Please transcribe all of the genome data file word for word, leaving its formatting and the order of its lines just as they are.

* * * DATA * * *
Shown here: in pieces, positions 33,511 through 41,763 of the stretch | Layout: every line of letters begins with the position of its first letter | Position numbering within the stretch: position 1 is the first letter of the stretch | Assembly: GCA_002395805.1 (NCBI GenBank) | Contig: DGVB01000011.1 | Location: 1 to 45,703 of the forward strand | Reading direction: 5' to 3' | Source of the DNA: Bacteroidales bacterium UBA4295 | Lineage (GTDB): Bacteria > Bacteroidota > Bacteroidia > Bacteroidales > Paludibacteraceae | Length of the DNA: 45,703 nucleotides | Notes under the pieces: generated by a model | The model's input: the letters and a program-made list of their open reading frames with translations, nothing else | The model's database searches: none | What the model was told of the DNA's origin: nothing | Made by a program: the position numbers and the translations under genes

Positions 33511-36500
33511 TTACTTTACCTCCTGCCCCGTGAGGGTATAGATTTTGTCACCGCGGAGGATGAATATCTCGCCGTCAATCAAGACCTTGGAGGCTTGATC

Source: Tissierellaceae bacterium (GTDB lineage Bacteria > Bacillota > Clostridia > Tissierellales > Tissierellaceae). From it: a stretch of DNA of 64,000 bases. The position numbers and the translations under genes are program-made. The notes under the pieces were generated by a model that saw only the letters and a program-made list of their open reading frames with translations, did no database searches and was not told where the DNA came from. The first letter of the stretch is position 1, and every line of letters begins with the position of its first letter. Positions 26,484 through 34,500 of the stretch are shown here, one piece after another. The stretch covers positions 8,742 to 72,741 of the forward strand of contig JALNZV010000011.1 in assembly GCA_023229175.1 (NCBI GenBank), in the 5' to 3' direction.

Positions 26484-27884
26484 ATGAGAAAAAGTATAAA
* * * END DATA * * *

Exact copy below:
Shown here: in pieces, positions 33,511 through 41,763 of the stretch | Layout: every line of letters begins with the position of its first letter | Position numbering within the stretch: position 1 is the first letter of the stretch | Assembly: GCA_002395805.1 (NCBI GenBank) | Contig: DGVB01000011.1 | Location: 1 to 45,703 of the forward strand | Reading direction: 5' to 3' | Source of the DNA: Bacteroidales bacterium UBA4295 | Lineage (GTDB): Bacteria > Bacteroidota > Bacteroidia > Bacteroidales > Paludibacteraceae | Length of the DNA: 45,703 nucleotides | Notes under the pieces: generated by a model | The model's input: the letters and a program-made list of their open reading frames with translations, nothing else | The model's database searches: none | What the model was told of the DNA's origin: nothing | Made by a program: the position numbers and the translations under genes

Positions 33511-36500
33511 TTACTTTACCTCCTGCCCCGTGAGGGTATAGATTTTGTCACCGCGGAGGATGAATATCTCGCCGTCAATCAAGACCTTGGAGGCTTGATC

Source: Tissierellaceae bacterium (GTDB lineage Bacteria > Bacillota > Clostridia > Tissierellales > Tissierellaceae). From it: a stretch of DNA of 64,000 bases. The position numbers and the translations under genes are program-made. The notes under the pieces were generated by a model that saw only the letters and a program-made list of their open reading frames with translations, did no database searches and was not told where the DNA came from. The first letter of the stretch is position 1, and every line of letters begins with the position of its first letter. Positions 26,484 through 34,500 of the stretch are shown here, one piece after another. The stretch covers positions 8,742 to 72,741 of the forward strand of contig JALNZV010000011.1 in assembly GCA_023229175.1 (NCBI GenBank), in the 5' to 3' direction.

Positions 26484-27884
26484 ATGAGAAAAAGTATAAA